The question we are often asked is, does it matter in today’s times that Indigenous peoples have lived sustainably for millennia, that they have treated the Earth with profound respect and acted as Her custodians? The answer is ‘Yes’. We know that the world’s natural ecosystem has declined by 52% since 1970.
According to the UN, Indigenous territories are estimated to cover approximately 20% of the Earth’ landmass. What is astonishing is that this 20% landmass stewarded by indigenous peoples contains 80% of the world’s remaining biodiversity.
Indigenous peoples demonstrate how to live in accordance with Earth Law.
INTERWOVEN PRESENTATIONS – Indigenous and Western joined together
Calixto and Eva will both speak from their backgrounds, Indigenous and Western, and will conclude together in the final piece.
Calixto will speak about how the Mamos, the spiritual and secular leaders of the peoples of the Sierra, understand Earth Law.
“The wisdom of Arhuaco people is not just of one person, we are a unity of ancestral culture. For that the Mamos don’t manifest themselves as wise men, healers or curanderos. We are harmonizers and guidance counselors, fundamental principles of any culture of our planet.
What we are seeing how we are impoverishing the planet and those who live there in our way of thinking is nothing in nature is considered evil, everything is good. What is causing all of this is becoming wicked, are human’s laws. The humans have changed another direction having strayed from their path and are accelerating their self-destruction.
The natural law is simple: humility to take from nature, to maintain
balance spiritually and physically.
For us, the Arhuaco, the humility is a sign of wisdom. That’s what we want to pass to future generations. The Mamos invite you to rediscover our ancestors, our roots and taking care of these roots, of the knowledge of the Mamos. In this way, we could arrive into the deepest aspects of this knowledge and transmit it to someone else. In the holy and snowy lands of Santa Marta, there is valuable Knowledge to share on philosophy, medicine, and the interpretation of the phenomena that occur in and around us.”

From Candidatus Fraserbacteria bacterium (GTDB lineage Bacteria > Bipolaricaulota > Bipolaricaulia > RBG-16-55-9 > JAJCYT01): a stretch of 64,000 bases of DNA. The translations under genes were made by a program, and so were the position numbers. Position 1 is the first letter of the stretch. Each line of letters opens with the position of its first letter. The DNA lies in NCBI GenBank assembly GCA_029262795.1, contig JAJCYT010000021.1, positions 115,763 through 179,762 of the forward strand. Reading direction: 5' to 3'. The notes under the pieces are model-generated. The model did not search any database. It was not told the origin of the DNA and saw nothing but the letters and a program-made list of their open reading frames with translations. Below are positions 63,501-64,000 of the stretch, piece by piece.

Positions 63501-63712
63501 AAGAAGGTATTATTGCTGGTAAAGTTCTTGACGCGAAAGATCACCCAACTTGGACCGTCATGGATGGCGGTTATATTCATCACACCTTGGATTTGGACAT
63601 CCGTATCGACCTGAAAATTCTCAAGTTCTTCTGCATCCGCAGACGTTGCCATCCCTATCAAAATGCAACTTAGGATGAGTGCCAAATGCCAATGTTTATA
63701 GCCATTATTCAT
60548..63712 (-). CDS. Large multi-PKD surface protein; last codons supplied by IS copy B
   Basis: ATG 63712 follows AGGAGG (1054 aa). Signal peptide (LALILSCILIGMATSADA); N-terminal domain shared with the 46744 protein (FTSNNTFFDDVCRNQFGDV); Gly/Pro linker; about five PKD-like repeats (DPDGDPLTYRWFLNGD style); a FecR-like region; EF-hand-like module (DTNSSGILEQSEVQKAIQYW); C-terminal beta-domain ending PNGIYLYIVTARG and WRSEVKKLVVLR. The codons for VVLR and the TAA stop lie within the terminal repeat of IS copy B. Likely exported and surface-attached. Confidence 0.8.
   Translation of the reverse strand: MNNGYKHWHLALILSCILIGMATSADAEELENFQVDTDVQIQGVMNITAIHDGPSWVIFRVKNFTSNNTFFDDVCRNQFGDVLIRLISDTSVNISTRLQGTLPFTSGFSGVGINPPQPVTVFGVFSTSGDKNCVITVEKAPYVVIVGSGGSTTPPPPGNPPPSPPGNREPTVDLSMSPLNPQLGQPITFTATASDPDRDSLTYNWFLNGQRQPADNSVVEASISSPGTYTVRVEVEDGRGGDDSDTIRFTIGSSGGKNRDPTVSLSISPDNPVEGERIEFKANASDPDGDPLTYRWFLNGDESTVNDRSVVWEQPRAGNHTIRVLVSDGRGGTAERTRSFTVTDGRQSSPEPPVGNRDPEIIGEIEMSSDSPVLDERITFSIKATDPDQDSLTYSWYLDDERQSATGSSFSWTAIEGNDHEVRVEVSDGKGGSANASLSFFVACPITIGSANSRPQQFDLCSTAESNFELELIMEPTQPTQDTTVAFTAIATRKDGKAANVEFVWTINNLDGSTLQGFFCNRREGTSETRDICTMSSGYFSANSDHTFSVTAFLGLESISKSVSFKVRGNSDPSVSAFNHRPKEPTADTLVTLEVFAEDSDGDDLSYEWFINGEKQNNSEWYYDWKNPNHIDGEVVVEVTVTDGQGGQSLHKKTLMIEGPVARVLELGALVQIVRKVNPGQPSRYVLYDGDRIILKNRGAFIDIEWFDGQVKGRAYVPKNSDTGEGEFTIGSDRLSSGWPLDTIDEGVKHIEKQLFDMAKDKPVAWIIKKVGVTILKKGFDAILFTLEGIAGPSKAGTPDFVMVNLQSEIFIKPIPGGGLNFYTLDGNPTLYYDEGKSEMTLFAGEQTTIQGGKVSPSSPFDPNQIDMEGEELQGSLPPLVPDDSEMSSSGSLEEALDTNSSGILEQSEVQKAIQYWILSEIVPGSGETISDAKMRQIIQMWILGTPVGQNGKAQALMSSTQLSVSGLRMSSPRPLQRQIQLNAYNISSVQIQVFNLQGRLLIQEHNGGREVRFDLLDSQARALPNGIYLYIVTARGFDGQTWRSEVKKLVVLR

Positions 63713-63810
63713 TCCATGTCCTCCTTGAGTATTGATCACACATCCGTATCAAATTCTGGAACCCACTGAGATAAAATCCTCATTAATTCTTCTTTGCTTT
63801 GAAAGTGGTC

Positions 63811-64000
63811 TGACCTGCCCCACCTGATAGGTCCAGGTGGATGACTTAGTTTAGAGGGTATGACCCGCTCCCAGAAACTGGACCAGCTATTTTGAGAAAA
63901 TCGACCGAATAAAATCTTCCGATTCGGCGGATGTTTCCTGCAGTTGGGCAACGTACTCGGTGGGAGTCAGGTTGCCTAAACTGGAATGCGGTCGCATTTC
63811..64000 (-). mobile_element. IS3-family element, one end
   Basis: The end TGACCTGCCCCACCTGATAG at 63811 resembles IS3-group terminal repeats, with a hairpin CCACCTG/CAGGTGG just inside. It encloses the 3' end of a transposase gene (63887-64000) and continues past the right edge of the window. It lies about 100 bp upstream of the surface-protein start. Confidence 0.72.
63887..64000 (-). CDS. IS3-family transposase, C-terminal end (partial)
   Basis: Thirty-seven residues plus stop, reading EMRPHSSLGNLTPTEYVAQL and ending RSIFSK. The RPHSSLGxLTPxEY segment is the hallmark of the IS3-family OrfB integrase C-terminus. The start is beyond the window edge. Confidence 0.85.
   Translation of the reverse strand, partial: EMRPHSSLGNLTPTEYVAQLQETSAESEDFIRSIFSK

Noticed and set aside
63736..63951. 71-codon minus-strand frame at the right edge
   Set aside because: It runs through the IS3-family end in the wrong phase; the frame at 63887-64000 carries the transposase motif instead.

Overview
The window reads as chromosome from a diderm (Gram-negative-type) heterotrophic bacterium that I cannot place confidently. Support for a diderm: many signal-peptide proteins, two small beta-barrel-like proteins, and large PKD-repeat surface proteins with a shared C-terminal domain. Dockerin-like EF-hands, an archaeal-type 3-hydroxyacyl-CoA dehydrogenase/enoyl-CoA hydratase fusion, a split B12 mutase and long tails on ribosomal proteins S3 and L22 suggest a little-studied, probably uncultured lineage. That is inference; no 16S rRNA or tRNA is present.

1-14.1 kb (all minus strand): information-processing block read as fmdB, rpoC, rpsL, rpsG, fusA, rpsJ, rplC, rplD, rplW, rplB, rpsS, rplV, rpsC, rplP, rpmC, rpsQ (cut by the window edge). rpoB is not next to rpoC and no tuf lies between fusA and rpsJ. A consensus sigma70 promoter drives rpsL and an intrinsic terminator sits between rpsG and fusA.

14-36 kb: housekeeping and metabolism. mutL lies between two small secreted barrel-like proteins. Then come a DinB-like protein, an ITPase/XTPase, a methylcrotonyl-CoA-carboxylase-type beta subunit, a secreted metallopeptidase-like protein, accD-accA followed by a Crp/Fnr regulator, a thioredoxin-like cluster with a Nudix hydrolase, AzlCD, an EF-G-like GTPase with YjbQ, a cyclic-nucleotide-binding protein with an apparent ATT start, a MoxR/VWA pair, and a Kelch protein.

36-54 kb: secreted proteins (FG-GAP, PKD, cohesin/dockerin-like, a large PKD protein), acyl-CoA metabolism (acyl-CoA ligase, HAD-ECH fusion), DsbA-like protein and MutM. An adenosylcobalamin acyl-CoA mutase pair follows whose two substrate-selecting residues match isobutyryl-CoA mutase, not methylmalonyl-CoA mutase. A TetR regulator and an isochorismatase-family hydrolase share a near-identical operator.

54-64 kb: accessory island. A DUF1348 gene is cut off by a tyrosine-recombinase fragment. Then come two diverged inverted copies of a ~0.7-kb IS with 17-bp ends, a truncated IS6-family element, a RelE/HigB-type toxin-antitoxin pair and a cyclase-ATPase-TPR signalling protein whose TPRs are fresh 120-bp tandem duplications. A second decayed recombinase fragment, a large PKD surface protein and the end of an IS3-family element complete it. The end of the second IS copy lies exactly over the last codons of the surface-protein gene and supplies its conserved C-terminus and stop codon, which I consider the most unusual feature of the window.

Eva will speak about the merging of Indigenous knowledge with innovation and sustainability.

  • What is the relevance to today’s business?
  • why and how with practical examples and case studies from around the world:
  • Case studies: integrated renewable energy in Indigenous communities
  • Indigenous Rights Risk in investing – the business case for the establishment of a positive and negative investment risk filter in SRI investments;
  • Indigenous biomimicry – the joining of Biomimetic innovation with traditional knowledge
    Both presenters will join in the conclusion.
    Earth Jurisprudence - giving the living systems legal rights
  • Relevance to business incorporating traditional knowledge
  • why and how - practical examples and case studies from around the world.
    This presentation will be co-presented between two directors of 1Earth Institute Inc. We are an Indigenous-Western partnership operating globally. We have offices the US and Australia. We merge Indigenous knowledge with sustainability and innovation to integrate solutions from a shared knowledge base for a common and mutual benefit.
    The presentation will be shared by two people who bring in the bookends of the Indigenous-Western spectrum:
  • Eva Willmann de Donlea – Executive Director
  • Calixto Suarez Villafane – Director, Arhuaco Elder from Colombia. Calixto acts as emissary of the Mamos Majores (Chief Elders).
La justice climatique comme moyen de protection de la biodiversité et de la nature à l’échelle globale
Mankind is facing a major limit with the phenomenon of climate change that is causing an inestimable loss of biodiversity.
At the same time that experts are pointing to emissions of Greenhouse Gases (GHGs), developing countries are legitimately seeking to expand, unfortunately with high potential for GHG emissions. While they have certainly not contributed significantly to reaching this limit, the continuation of their activities via the model that led to global warming would be fatal for the planet, and the premises are already visible on nature.
How in this situation maintain economic performance without accentuating GHGs ? We think, and show it through this presentation that a true climate justice literally deviating from the strategic calculations that the nations doing for them, and not for the planet where they live, would be one of the best solutions and a good start.